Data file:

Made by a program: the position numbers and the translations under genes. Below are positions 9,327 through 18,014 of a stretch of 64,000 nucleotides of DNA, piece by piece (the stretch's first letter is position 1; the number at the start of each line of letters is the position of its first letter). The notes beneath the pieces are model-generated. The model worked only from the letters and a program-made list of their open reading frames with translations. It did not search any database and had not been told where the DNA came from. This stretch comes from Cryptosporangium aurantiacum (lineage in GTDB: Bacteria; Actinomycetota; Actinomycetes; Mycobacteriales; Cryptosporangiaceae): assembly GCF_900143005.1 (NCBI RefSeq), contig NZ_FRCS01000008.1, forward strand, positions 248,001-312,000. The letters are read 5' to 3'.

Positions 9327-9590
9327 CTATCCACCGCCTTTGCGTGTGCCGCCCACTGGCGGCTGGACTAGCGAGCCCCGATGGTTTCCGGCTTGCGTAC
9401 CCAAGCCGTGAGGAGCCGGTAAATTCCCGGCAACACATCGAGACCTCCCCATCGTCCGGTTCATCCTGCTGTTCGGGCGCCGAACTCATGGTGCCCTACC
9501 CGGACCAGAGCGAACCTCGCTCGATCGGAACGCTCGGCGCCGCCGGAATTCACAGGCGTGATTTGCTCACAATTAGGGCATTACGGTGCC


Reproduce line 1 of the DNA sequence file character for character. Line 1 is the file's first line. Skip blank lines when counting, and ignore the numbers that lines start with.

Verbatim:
Made by a program: the position numbers and the translations under genes. Below are positions 9,327 through 18,014 of a stretch of 64,000 nucleotides of DNA, piece by piece (the stretch's first letter is position 1; the number at the start of each line of letters is the position of its first letter). The notes beneath the pieces are model-generated. The model worked only from the letters and a program-made list of their open reading frames with translations. It did not search any database and had not been told where the DNA came from. This stretch comes from Cryptosporangium aurantiacum (lineage in GTDB: Bacteria; Actinomycetota; Actinomycetes; Mycobacteriales; Cryptosporangiaceae): assembly GCF_900143005.1 (NCBI RefSeq), contig NZ_FRCS01000008.1, forward strand, positions 248,001-312,000. The letters are read 5' to 3'.